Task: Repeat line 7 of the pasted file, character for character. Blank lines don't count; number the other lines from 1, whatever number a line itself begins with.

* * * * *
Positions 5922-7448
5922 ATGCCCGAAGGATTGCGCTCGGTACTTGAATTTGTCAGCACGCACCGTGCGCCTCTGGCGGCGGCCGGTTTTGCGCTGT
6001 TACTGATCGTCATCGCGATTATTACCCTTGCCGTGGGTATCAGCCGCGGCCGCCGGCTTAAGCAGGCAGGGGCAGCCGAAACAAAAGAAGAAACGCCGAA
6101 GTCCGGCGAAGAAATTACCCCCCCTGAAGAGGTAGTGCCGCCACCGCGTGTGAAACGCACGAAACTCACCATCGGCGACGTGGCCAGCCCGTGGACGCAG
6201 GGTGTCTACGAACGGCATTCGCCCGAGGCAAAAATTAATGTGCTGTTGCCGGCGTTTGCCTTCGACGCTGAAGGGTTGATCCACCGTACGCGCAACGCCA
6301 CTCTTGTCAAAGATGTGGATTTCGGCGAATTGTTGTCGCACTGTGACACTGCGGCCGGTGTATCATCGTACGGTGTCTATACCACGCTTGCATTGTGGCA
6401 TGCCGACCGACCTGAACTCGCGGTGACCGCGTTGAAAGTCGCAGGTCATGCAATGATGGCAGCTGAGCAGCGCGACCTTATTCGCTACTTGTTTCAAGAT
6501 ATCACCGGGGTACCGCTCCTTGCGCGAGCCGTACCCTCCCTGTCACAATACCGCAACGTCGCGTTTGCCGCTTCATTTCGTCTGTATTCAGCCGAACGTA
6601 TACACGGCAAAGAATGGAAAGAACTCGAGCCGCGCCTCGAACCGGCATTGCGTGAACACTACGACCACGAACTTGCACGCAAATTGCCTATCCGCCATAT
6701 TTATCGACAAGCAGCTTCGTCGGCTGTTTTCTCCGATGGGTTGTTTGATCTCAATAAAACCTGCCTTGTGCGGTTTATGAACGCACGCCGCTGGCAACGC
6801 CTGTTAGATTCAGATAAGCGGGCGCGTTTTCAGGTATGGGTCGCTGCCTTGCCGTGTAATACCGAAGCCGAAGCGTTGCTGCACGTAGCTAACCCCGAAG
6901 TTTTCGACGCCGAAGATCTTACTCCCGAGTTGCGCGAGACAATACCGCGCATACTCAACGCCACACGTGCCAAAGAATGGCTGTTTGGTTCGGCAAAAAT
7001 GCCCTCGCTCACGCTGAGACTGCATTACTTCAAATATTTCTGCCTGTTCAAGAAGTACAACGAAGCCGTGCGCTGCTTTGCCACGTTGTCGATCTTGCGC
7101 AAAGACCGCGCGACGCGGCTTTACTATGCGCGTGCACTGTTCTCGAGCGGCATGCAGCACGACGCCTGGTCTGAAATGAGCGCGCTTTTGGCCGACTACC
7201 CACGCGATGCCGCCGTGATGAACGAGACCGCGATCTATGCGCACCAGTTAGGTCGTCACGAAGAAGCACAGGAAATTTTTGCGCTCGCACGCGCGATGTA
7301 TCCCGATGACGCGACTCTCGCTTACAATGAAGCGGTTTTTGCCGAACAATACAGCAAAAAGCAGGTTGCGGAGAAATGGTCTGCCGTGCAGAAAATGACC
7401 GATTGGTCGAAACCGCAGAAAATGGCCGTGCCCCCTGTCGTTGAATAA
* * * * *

6401 TGCCGACCGACCTGAACTCGCGGTGACCGCGTTGAAAGTCGCAGGTCATGCAATGATGGCAGCTGAGCAGCGCGACCTTATTCGCTACTTGTTTCAAGAT